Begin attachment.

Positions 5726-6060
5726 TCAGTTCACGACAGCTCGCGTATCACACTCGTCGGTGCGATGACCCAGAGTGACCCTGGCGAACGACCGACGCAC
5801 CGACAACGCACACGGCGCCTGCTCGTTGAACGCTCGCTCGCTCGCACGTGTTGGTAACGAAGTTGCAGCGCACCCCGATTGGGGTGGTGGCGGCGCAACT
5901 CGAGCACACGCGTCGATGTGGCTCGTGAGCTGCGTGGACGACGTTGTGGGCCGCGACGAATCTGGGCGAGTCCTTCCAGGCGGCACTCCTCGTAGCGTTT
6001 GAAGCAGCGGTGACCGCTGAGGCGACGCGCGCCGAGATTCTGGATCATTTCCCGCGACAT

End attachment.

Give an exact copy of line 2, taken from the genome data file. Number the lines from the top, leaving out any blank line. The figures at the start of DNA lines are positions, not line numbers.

5726 TCAGTTCACGACAGCTCGCGTATCACACTCGTCGGTGCGATGACCCAGAGTGACCCTGGCGAACGACCGACGCAC